The disadvantage with this is that I'm one of the few who seem to go about watching TV this way. So, when I choose to watch shows that are still currently airing, I have to be rude to people and tell them to stop talking because I'm a year or more behind.

My wife and I recently started a season three viewing spree that ended last night. Here are some thoughts to begin some discussion if anyone's up for it. Although, please keep your discussion limited to season three or before, or give spoiler warnings.

Battlestar Galactica
This season began meandering a bit for me and knowing that the show will be wrapping up in season four makes me happy. Beginning with a great story arc out of the gate, there were several filler episodes this season. I enjoyed watching them all to some degree, but some just felt flat. Carl Lumbly's episode was a let down. The episode with Adama spending the day with the memory of his ex-wife seemed too much like Baltar and Number Six.

Speaking of which, the bumbling Baltar who was so easy to love in the first couple seasons makes a huge transition here. It was bound to happen, but I miss the old Baltar. On the flipside, I found Col. Tigh to be a character I had no use for in the first two seasons, but salty, bearded Tigh from the occupation was great and I liked how he transitioned back into his role on Galactica.

Some editing caused truncated exposition so some storylines were hard to follow at first. Helo was in charge of some refugees, but it's never really explained all that clearly who they are. Helo was a character they seem to have no idea what to do with, but I really like him regardless. When he stood up to Adama, I found myself rooting for him. I see him as the most together guy on the whole crew. (Looking forward to seeing him in Joss Whedon's new show.)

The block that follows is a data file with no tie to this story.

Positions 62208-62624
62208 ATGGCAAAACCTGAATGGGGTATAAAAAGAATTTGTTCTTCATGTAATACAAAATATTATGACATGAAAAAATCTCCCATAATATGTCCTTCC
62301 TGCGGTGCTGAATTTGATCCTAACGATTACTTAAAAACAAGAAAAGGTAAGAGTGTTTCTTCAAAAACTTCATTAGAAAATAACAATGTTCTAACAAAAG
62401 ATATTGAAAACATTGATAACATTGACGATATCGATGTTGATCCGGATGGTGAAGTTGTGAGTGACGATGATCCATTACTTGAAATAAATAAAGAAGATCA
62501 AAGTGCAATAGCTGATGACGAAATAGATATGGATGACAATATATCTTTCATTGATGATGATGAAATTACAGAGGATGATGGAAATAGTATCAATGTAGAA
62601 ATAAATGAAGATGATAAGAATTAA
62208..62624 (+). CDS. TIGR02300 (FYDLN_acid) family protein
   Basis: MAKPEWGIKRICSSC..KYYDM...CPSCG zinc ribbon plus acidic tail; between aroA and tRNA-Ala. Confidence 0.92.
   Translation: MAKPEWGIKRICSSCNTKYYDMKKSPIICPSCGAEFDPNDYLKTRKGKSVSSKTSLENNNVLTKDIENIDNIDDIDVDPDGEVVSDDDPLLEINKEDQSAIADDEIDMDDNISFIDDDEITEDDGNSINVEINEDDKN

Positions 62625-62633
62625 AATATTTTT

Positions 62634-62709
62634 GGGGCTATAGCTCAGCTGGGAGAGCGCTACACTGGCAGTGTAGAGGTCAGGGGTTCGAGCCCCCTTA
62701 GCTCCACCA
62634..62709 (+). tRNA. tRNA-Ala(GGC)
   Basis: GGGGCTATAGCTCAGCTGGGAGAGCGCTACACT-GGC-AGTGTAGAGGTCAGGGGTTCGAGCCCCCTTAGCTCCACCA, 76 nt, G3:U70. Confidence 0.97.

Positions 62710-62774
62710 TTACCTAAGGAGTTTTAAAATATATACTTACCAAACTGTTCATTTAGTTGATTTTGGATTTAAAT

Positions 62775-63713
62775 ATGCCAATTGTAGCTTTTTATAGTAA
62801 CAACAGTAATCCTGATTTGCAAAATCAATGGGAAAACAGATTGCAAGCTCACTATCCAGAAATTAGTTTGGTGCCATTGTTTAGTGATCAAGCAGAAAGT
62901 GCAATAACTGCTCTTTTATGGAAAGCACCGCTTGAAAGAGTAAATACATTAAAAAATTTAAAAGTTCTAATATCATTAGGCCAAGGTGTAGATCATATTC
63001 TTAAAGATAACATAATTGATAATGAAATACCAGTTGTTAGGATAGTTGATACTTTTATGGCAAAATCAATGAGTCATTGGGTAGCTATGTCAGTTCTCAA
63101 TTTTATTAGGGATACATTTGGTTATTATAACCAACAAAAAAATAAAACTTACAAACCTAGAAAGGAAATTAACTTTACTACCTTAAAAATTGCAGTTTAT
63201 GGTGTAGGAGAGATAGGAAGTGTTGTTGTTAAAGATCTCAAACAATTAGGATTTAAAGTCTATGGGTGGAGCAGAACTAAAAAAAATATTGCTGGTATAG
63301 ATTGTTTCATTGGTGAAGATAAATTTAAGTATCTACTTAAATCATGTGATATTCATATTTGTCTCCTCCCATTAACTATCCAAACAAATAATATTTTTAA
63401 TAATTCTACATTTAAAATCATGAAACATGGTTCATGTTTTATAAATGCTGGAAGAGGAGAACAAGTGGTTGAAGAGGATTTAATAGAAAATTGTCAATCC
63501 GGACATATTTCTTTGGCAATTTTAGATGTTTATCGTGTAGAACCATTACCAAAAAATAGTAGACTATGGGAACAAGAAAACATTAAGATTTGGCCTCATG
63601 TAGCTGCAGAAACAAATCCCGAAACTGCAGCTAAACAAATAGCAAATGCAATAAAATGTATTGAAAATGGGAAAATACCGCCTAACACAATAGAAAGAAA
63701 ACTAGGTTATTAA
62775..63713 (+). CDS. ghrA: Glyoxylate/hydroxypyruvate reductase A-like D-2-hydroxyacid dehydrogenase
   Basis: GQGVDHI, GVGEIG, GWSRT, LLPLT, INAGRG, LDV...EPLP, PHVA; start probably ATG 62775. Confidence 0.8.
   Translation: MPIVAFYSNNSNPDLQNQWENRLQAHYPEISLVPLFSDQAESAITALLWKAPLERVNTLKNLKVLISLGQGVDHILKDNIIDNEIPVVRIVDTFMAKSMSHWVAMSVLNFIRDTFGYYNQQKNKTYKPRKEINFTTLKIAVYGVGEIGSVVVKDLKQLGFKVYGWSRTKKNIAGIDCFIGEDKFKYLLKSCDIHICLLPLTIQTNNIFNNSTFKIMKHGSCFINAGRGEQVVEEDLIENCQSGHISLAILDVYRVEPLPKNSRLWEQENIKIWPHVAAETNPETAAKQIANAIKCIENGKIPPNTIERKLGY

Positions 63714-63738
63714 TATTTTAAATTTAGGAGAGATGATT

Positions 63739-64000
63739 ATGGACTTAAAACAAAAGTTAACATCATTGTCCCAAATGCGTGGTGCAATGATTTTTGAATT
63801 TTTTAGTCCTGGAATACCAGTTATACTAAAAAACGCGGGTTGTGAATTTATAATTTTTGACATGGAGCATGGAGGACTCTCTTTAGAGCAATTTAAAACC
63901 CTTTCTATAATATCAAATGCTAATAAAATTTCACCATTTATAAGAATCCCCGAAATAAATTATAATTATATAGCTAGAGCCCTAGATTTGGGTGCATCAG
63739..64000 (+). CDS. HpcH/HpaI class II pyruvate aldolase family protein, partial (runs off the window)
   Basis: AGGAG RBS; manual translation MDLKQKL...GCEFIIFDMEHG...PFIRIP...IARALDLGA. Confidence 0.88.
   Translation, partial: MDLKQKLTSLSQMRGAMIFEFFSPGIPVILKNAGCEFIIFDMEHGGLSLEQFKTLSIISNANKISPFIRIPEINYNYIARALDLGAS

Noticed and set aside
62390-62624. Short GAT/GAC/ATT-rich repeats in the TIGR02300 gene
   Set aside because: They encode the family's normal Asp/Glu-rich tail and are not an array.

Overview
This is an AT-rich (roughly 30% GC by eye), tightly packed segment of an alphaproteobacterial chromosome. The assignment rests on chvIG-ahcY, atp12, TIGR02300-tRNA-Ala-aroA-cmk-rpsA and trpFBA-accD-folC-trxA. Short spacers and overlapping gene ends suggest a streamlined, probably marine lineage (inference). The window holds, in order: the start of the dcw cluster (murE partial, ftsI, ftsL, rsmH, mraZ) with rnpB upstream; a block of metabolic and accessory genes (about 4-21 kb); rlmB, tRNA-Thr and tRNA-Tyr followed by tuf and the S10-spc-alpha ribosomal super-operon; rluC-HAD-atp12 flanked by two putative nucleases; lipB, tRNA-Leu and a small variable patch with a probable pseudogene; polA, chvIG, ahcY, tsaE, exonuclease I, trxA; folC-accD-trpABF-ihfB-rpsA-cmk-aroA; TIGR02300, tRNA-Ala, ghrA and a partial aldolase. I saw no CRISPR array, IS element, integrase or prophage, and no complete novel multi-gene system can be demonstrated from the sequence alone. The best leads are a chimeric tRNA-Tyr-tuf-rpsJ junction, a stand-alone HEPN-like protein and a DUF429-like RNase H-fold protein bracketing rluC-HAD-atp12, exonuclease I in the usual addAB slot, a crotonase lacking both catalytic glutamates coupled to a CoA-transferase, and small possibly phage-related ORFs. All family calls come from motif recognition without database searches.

The show ended on a huge cliffhanger and I'm not sure what I think about it. At this point, it all seems far-fetched, but I'm definitely looking forward to the DVDs for season four so I can get some answers.

I can't imagine watching this show weekly. I would probably not have lasted past the first year. But in season chunks, I get so much enjoyment out of it. The show is intricately put together. When it started, I doubted that there was a plan in place for where the show was going. But now, I believe there to be one as they finally answer questions and put huge pieces of the whole puzzle together. Granted, each answer just opens up more questions to be answered later. But now, I don't mind so much because we're not stockpiling so many questions anymore.

I felt there was a drop in quality during season two. So much so that I wasn't all that excited about watching season three. But about two episodes in, I was glad I had started. The introduction of The Others as main characters proved quite interesting and characters we've been following grew in new ways over the course of season three.

The big thing that I absolutely loved over the course of the season was the Damon/Charlie subplot. I loved Damon and the introduction of an old sci-fi standby that rooted this show deeper in genre television than before. My biggest disappointment has been the character of John Locke who I felt was such a great character at the start, but has been torn down piece by piece into someone I'm almost embarrassed to watch.

Doctor Who
Quite possibly the most fun I've had watching TV in a while comes from Doctor Who. Though I have watched various episodes of the Classic Doctor Who and appreciate it for its place in sci-fi culture, I have not typically enjoyed the show. When they brought the show back a few years ago, they took everything about Classic Who that didn't work out and filled it in with things that do work. It seems to ape a style reminiscent of Buffy and capitalizes on not only the sci-fi elements of the original, but the horror and humor as well. David Tennant is fun as The Doctor and quite possibly ranks as my favorite of all time.